Warren County plans to keep tax rates the same this year as leaders hash out next year’s possible spending plan.

The Board of Supervisors meet Tuesday to further discuss the proposed fiscal 2022 budget and decide on tax rates to advertise for the public hearing. Earlier this week, the board held a work session to continue its work on the spending plan.

Interim County Administrator Edwin Daley reiterated Thursday that the budget remains in draft form and is not yet prepared for the public hearing advertisement.

Board of Supervisors members agreed early in the budget discussions to leave tax rates unchanged at 65.5 cents per $100 of the assessed value on real estate and $4 per $100 of the assessed value on personal property such as vehicles. Other tax levies will remain the same.

The proposed spending plan presented Tuesday of $126,592,012 includes $63,944,829 as requested by the School Board. The budget total presented earlier this week reflects an increase of $7,980,703 or 6.7% over the current period of $118,611,309.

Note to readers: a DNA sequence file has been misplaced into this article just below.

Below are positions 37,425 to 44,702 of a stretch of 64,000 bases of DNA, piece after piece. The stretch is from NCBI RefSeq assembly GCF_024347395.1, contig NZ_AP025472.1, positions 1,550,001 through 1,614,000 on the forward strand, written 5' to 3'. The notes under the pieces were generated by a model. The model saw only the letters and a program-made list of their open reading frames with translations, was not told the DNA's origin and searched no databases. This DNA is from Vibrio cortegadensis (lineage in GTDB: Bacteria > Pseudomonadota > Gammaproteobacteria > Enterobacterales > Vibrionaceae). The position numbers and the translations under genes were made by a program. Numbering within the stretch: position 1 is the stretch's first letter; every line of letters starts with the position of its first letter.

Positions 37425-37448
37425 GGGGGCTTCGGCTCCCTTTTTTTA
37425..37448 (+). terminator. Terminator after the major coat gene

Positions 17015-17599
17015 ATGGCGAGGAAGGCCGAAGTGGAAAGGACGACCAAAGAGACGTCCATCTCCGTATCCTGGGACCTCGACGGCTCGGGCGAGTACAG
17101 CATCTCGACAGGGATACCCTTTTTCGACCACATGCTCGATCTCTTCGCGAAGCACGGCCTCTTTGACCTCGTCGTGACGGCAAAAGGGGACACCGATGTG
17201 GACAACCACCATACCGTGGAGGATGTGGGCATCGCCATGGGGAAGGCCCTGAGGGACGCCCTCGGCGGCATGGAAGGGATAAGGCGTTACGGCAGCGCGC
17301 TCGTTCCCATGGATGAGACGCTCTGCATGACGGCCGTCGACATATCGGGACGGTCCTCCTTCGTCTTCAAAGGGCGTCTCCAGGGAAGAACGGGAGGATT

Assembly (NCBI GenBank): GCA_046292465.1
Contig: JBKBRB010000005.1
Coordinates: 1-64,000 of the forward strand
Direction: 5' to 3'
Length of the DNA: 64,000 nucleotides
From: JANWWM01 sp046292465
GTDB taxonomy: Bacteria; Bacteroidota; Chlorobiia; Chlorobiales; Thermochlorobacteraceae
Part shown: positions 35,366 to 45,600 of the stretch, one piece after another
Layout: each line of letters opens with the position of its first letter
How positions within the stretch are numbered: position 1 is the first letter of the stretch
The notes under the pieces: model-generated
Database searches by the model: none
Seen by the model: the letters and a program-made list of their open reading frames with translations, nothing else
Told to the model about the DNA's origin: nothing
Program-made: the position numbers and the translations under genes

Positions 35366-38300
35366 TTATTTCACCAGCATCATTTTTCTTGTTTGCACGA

Further adjustment to the revenue figures and expenditures should eliminate a deficit of approximately $1 million, less than 1% of the current budget, Daley explained. As of Thursday, the deficit had been reduced to under $500,000.

Warren County officials forecast a slight increase in the amount of revenue from real estate tax. However, the county could receive approximately $1.25 million in additional revenue from personal property tax and $600,000 from local sales tax.

Local governments a year ago braced for a hit to their revenue as the COVID-19 pandemic forced many businesses to close. Shutdowns mostly affect local revenue sources such as taxes on sales, meals, hotels and business licences, Daley said.

“If you close the business, you still have the same property tax you did before,” Daley said.

County revenues show improvement with an increase in sales tax of approximately 7% over last year, Daley noted. Hotel tax revenue is at roughly 5-6% ahead of last year, he said, adding that taxes on machinery and tools as well as from businesses licenses appear up slightly.

The meals tax fell dramatically from February to March of last year by 30%, Daley said. But by the fall, meals taxes had increased and reduced the loss by 2-3%. In November, Warren County’s meals tax revenue exceeded the amount collected the previous year, he noted, adding that revenue collection from the meals tax continues to show improvement from last year. Revenue from meals tends to flow in cycles, he said.

“But it’s now back where it is stable and it is doing better,” Daley said. “It’s improving.

“So the COVID impact there, we had expenditures but the COVID revenues for the end of the year, when we did the audit, you know, they came out pretty good,” Daley said.

Visit www.warrencountyva.net/current-tax-rates for more information on county tax rates.

– Contact Alex Bridges at abridges@nvdaily.com